A BEYOND BORDERS column by David Krakauer, President of the Santa Fe Institute.
“All actions, and all things indeed, are good or bad by relation only. Nothing is so complex as relations when considered with regard to a society, and nothing is so difficult as to discover truth, when involved and blended with these relations.”
James Steuart, An Inquiry into the Principles
of Political Economy, Chapter 1 (1767)
James Steuart’s Inquiry Into the Principles of Political Economy — a founding monograph in the field — manages to capture many of the challenges that modern political and economic public dialogue seem to have lost — notably an appreciation for the inherent complexity of relational systems whose core — and perhaps even axiomatic — rules are ethical principles. As Steuart writes in relation to changing such a system in order to improve the collective conditions for life, “The great art of governing is to divest oneself of prejudices and attachments to particular opinions, particular classes, and above all to particular persons; to consult the spirit of the people, to give way to it in appearance, and in so doing to give it a turn capable of inspiring those sentiments which may induce them to relish the change, which an alteration of circumstances has rendered necessary.”
For Steuart the objective of society — that is, any social collective in which the parts become correlated towards synergistic positive outcomes — is to build a political economy that can “provide food, other necessaries, and employment to every one of the society.” The path Steuart favored was a mild mercantilism, a position that his more famous, and in several ways more enlightened successor, Adam Smith, made the just target of his criticism.
In An Inquiry into the Nature and Causes of the Wealth of Nations (1776), Smith introduces a language that is more consonant with our own, placing a greater emphasis on technology and industry and reducing the focus on tax and trade favored by Steuart. Smith can often sound like a Pollyanna of the modern techno-savant variety: “It is the great multiplication of the productions of all the different arts, in consequence of the division of labor, which occasions, in a well-governed society, that universal opulence which extends itself to the lowest ranks of the people.” Smith, however, fully recognized the human cost of excessive specialization and mechanization. He possessed a very sophisticated sense of human potential and ability, and advocated for extensive educational opportunities for all:
“The difference of natural talents in different men, is, in reality, much less than we are aware of; and the very different genius which appears to distinguish men of different professions, when grown up to maturity, is not upon many occasions so much the cause, as the effect of the division of labor. The difference between the most dissimilar characters, between a philosopher and a common street porter, for example, seems to arise not so much from nature, as from habit, custom, and education.”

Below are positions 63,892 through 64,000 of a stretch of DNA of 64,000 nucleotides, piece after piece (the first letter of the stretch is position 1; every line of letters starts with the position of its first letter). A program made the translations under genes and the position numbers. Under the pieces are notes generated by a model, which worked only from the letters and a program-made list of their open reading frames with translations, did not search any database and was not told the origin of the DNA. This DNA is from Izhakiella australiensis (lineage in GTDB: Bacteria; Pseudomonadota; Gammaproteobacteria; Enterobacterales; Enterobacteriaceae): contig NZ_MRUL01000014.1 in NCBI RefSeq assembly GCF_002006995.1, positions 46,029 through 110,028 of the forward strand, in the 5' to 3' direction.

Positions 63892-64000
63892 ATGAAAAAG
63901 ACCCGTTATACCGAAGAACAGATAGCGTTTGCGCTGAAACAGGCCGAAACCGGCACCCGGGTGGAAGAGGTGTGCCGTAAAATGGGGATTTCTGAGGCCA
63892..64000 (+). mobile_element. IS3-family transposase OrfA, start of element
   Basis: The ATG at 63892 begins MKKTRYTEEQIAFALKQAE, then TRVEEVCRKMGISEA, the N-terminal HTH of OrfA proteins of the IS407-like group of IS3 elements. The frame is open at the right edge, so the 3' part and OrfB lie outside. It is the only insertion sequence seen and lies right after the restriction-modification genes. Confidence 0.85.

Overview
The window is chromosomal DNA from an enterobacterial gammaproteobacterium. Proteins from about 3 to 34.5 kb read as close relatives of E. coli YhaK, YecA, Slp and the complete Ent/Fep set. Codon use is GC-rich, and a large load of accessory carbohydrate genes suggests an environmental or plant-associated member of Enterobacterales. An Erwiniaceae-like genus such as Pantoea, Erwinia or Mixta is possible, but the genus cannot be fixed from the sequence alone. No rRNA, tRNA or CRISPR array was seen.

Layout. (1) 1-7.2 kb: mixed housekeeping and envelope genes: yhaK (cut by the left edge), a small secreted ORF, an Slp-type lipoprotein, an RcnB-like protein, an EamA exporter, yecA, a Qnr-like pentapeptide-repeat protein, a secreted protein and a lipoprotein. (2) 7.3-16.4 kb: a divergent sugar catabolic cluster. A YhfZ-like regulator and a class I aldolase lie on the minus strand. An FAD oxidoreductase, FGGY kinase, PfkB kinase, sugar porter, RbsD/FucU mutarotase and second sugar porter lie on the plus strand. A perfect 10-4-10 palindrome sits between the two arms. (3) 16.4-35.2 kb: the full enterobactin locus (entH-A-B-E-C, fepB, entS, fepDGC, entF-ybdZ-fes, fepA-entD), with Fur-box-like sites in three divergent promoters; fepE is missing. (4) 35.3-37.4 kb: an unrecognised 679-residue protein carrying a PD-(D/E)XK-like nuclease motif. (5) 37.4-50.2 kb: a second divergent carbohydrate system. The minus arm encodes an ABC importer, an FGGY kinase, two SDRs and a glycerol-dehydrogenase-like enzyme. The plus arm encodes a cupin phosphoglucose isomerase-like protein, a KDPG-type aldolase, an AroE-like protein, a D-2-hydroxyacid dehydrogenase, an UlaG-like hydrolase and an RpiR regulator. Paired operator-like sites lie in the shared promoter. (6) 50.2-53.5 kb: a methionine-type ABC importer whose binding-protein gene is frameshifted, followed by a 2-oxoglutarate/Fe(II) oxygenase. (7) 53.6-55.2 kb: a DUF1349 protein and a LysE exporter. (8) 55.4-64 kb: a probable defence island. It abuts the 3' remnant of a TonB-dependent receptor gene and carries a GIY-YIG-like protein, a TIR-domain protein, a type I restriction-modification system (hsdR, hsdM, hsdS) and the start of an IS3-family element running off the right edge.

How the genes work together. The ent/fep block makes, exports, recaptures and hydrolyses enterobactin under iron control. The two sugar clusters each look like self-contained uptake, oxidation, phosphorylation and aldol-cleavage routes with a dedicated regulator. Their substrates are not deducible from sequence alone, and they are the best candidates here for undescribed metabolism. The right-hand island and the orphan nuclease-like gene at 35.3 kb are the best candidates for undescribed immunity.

Much of Wealth of Nations is dedicated to an analysis of the constraints and costs of technology, industry, and their respective markets as they bear on what Steuart described as the complexity of human relations. For Smith, the enterprise of political economy was the betterment of society as a whole, and while an unabashed advocate for free markets, advanced technology, and capitalism, he concluded his book by writing, “The expense of maintaining good roads and communications is, no doubt, beneficial to the whole society, and may, therefore, without any injustice, be defrayed by the general contributions of the whole society.” And “The expense of the institutions for education and religious instruction, is likewise, no doubt, beneficial to the whole society, and may, therefore, without injustice, be defrayed by the general contribution of the whole society.” Smith was able to hold what might strike many today as contrary opinions. He was, in other words, capable of complexity.
Along with our various partnering institutions, the Omidyar Network-supported theme at SFI on emergent political economies seeks to restore to our current historical moment the awareness of the complexity, trade-offs, and ultimate ethical objectives that were so clearly present and set out at length at the scholarly inception of this field. To grapple with the obvious fact that “Nothing is so complex as relations when considered with regard to a society.”
In our own time, issues relating to the uncertainty of work associated with growing mechanization, our awareness of the obvious ecological, geochemical, and global climate impacts of industry, the highly heterogeneous access of the growing planetary population to food, education, and employment, and problems of sustainable agriculture, add vastly scaled-up challenges to those discussed in the 18th and 19th centuries. These are not controversial observations. Yet they have generated divided scholarship and beliefs.
At SFI we think that complexity economics, and a variety of new models and theories that have grown out of the study of the complex domain — when added to the mix of modern economic theory and political science — will enrich and integrate this discussion. In time we hope to inform others with greater practical experience and wisdom to consider pluralistic ways of bringing these ideas to bear on novel policies in both private business and government. There has never been a doubt in my mind that most of us, in Smith’s words, seek practices “beneficial to the whole society.” It is, however, certainly the case that we have barely scraped the surface of what those practices might look like when taking into account all that we have learned in the last several decades.
— David Krakauer
President, Santa Fe Institute